Bringing more customer service strategies to traditional shopping stores

PICT0103My son was raised using the Internet and whenever we talk about buying a new product, he’s already on the corresponding website and has a wealth of information before I even find my car keys. In 2010, Forrester Research stated that retail online sales had grown 11 percent and expected increases of 10 percent a year through 2014. By 2014, consumer purchases using e-retail is expected to exceed $249 billion.

Blame it all on a stressed economy and an increase in Internet shopping, many commercial strip malls are begging for retail clients and are taking a financial beating. What we need, therefore is to return to basics and plan innovative methods to win back some of the sales from the Internet. Primarily the best defenses against customers sitting in front of their computers and buying products is to compete in price, selection, and customer service. While I agree a brick and mortar store can not always compete in the wide selection of products available on the Internet, shoppers still trust local brands and knowing the people who own the businesses.

Even though shoppers like to take advantage of the latest technology, nothing replaces human contact and those sensory experiences of actually going shopping. Customers like to touch, feel, and taste; it’s all part of the retail experience. Brick and mortar stores need to only take advantage of the human need and integrate expert, seamless customer service experiences to build loyalty. Offer those tactile experiences that can’t be matched on the Internet, and develop relationships with customers by follow-up and offering good prices, good value and outstanding service.

Educate your sales force and enable all employees to be so efficient and comfortable with their knowledge of the product or service they are selling to help educate buyers. After all 70 percent of United States consumers research online before they ever go to a store. Consumers know prices, know products, and know good service. Deliver good service in person, and show that customer how much better it is to deal with you in person, and build your client and customer list with referrals and beaming testimonials.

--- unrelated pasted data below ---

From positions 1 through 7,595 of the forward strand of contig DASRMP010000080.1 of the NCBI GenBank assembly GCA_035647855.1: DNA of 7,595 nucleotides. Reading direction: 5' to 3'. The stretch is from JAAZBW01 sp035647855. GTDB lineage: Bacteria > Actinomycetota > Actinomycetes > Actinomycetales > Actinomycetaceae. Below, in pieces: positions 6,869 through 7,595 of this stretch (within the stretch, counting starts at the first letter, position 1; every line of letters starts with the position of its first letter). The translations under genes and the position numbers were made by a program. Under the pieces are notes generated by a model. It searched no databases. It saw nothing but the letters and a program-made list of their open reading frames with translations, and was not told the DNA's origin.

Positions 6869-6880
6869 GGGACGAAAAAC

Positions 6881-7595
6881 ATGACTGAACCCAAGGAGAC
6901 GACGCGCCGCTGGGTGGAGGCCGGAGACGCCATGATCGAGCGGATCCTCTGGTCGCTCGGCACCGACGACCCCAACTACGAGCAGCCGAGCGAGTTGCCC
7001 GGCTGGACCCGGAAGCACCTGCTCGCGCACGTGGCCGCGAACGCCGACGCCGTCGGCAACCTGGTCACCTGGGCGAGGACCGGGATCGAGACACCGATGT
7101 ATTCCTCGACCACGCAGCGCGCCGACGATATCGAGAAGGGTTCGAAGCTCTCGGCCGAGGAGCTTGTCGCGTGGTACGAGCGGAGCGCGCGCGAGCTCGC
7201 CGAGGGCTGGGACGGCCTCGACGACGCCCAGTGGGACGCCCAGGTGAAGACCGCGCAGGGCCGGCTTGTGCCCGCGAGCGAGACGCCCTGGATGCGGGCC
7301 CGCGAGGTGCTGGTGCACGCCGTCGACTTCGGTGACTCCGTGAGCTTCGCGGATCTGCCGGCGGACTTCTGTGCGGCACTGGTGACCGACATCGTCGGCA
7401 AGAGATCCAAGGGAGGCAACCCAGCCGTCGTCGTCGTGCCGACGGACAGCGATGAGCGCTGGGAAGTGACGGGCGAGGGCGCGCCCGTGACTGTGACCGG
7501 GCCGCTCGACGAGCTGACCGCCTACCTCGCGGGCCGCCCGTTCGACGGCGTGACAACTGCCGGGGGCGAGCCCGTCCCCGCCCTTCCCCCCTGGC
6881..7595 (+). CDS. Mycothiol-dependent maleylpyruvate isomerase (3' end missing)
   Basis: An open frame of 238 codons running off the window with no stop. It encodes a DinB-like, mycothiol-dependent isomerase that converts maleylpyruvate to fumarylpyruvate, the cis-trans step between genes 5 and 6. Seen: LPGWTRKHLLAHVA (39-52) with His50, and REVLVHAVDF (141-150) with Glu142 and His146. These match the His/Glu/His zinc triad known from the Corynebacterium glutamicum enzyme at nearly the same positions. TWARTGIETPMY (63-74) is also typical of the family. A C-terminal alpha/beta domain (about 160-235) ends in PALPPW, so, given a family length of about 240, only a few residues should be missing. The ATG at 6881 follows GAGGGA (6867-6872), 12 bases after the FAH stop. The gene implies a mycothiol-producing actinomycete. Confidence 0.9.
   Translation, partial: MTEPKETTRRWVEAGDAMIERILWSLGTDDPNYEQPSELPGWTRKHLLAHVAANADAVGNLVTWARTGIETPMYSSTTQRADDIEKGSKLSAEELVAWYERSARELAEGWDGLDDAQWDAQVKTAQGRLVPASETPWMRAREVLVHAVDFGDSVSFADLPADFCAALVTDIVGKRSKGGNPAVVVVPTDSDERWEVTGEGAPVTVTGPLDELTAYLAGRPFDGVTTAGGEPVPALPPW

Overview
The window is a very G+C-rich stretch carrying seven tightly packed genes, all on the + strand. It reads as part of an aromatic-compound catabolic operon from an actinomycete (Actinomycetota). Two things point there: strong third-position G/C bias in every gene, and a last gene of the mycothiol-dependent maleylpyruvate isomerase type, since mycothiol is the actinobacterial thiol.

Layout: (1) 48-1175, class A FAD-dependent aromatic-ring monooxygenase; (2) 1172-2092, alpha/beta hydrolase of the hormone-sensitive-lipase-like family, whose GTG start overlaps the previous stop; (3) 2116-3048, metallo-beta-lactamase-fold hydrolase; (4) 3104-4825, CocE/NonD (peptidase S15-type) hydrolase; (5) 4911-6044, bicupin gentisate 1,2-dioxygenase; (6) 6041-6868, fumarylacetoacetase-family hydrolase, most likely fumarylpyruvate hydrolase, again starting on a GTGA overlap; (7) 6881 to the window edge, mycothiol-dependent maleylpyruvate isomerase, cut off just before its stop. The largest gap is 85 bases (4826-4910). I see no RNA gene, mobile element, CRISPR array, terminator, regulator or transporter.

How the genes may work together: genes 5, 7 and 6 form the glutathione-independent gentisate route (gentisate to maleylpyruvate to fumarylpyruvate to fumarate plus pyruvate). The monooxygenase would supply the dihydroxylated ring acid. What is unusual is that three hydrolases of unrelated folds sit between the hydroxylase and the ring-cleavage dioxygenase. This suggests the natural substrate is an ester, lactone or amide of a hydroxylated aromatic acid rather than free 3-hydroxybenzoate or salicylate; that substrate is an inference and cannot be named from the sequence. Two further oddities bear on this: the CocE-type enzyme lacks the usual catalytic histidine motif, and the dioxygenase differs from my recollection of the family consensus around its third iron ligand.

Never forget that the Internet is also your friend. Develop a website; that’s where the shopping begins. Use media to your advantage such as online discounts, photos of the latest merchandise, newsletters offering knowledge and interesting community events, or even send text messages announcing new merchandise. Just this morning I received a picture and text message from my favorite shoe store with the latest designer shoes the store knows I love. That’s the reason I stay loyal to a particular shop; they provide the most outstanding customer service anyone could imagine  while keeping it all low-key, professional, and not excessive.

In today’s market, a brick and mortar establishment needs to do it all!

photo credit: sancho_panza

One Response to “Bringing more customer service strategies to traditional shopping stores”

  1. Richard Shapiro said:

    Sep 22, 11 at 9:52 am

    Cheryl, excellent article for both brick & mortar and on-line shopping sites. You are 100 percent correct that a personable shopping experience at a retail store can leave the customer with such a great impression that they want to do business with the establishment over and over again. And, educating the consumer is definitely one of the keys to success. People love to learn something new and while there is an enormous amount of information on the net, there is no substitution for a dialog with a caring and knowledgeable representative. To me, the goal of any business should be to make all customers feel welcomed, important and appreciated on every encounter. Businesses of all types lose millions of dollars every year by not realizing that making an excellent first impression is the first step in the loyalty journey and the key to repeat business. Richard Shapiro, The Center For Client Retention